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FDA-approved ferumoxytol displays anti-leukaemia efficacy against cells with low ferroportin levels


Acute myeloid leukaemia is a fatal disease for most patients. We have found that ferumoxytol (Feraheme), an FDA-approved iron oxide nanoparticle for iron deficiency treatment, demonstrates an anti-leukaemia effect in vitro and in vivo. Using leukaemia cell lines and primary acute myeloid leukaemia patient samples, we show that low expression of the iron exporter ferroportin results in a susceptibility of these cells via an increase in intracellular iron from ferumoxytol. The reactive oxygen species produced by free ferrous iron lead to increased oxidative stress and cell death. Ferumoxytol treatment results in a significant reduction of disease burden in a murine leukaemia model and patient-derived xenotransplants bearing leukaemia cells with low ferroportin expression. Our findings show how a clinical nanoparticle previously considered largely biologically inert could be rapidly incorporated into clinical trials for patients with leukaemia with low ferroportin levels.

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The data that support the plots within this paper and other findings of this study are available from the corresponding author upon reasonable request.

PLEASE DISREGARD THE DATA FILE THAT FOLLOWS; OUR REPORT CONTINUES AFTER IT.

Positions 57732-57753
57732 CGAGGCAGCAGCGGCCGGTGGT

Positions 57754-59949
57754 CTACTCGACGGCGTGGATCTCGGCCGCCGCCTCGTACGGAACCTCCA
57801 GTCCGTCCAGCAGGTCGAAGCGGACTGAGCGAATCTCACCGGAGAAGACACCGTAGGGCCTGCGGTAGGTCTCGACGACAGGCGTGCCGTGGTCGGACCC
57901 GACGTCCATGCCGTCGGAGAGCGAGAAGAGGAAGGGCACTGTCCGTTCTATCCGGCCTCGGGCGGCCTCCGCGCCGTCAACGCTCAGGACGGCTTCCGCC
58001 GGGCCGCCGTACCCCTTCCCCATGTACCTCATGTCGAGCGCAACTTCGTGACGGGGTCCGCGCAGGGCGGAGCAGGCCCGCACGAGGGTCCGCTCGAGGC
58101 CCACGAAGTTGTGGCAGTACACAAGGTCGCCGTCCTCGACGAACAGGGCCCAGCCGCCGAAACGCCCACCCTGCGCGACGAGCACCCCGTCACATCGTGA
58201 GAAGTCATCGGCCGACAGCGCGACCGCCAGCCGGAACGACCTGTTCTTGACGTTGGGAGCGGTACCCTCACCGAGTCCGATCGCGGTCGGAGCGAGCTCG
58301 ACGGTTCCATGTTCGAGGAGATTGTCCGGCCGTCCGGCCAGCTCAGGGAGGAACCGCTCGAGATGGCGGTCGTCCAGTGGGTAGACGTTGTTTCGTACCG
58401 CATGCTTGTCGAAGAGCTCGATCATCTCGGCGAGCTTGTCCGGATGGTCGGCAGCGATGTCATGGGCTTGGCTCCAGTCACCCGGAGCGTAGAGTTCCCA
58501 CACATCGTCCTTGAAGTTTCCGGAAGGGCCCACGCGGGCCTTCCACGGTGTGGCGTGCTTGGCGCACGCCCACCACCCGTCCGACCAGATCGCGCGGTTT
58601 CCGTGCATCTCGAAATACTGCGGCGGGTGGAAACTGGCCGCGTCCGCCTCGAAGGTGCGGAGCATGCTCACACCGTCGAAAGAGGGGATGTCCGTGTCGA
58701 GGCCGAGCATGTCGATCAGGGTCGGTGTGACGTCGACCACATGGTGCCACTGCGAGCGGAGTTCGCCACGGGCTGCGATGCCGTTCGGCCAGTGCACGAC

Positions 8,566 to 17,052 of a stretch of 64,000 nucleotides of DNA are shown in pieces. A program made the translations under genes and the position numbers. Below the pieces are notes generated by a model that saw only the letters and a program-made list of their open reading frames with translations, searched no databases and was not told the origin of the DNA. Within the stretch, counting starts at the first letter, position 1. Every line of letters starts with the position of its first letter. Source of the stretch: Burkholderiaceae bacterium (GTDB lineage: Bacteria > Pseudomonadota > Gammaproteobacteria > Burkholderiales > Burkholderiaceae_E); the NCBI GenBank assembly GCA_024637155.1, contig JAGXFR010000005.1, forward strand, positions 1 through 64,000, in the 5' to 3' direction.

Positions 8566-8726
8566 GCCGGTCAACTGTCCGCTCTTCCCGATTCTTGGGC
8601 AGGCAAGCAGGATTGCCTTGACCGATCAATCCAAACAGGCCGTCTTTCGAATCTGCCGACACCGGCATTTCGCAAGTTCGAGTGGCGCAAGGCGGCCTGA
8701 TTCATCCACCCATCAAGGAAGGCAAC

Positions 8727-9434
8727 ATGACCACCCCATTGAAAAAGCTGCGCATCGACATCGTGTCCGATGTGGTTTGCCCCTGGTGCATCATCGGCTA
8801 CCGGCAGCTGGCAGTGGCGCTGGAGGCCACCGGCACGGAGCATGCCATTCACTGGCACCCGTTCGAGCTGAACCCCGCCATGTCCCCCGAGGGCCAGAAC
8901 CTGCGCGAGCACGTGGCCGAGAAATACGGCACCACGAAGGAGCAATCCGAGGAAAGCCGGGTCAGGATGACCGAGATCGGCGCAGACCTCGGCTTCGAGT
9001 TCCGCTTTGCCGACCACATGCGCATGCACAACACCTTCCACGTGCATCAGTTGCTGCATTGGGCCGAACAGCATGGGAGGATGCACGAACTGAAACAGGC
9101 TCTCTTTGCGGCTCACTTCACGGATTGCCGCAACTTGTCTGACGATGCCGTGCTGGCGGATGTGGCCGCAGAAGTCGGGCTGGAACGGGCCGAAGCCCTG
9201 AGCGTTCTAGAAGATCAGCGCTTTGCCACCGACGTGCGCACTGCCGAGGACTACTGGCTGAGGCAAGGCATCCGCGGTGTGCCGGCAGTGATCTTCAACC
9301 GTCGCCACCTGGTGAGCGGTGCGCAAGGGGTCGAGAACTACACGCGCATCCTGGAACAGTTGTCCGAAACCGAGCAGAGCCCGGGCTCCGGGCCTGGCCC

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Journal peer review information: Nature Nanotechnology thanks Kamil Kranc and other anonymous reviewer(s) for their contribution to the peer review of this work.

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This work was supported by the following grants: National Institutes of Health (NIH) R01CA218615 and R01CA215700 (to J.G.), P30 CA08748 (to C. Thompson, MSKCC) and R01CA172546 and R01CA102031 (to M.L.G.), an ALSF for Childhood Cancer Research award (to C.K.), Mr William H. and Mrs Alice Goodwin and the Commonwealth Foundation for Cancer Research and The Center for Experimental Therapeutics of Memorial Sloan Kettering Cancer Center (to J.G. as co-PI). J.G.’s primary affiliation is the Molecular Pharmacology program of Memorial Sloan Kettering Cancer Center with a secondary appointment at its Radiology Department. He also has an appointment at the Pharmacology Program at Weil Cornell Medical College. Affiliations are listed in order of the authors.

Author information

V.T.-A., E.C.P., H.Z., C.K., J.G. and M.L.G. devised and conducted experiments and wrote the manuscript. A.L.-M. and M.O.R. performed experiments. M.W.B. and G.J.R. discussed the data and wrote the manuscript. V.L. conducted injections.

Competing interests

J.G., C.K., H.Z. and M.L.G. have filed pending US patent application 15/759,161 and pending EU application 16,845,094.8 around the therapeutic use of ferumoxytol. C.K. is currently an employee of Alnylam Pharmaceuticals.

Correspondence to Jan Grimm or Monica L. Guzman.

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Supplementary Tables 1–4, Supplementary Figures 1–17

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Further reading

Fig. 1: Reduced expression of FPN is a feature of leukaemia cell lines and primary AML samples.
Fig. 2: In vivo treatment of mice having blast crisis CML with ferumoxytol reduces leukaemia burden and improves overall survival.
Fig. 3: Ferumoxytol treatment targets primary AML PDXs with low FPN without harming normal cells.
Fig. 4: Oxidative ferrotherapy through low FPN expression in leukaemia cells.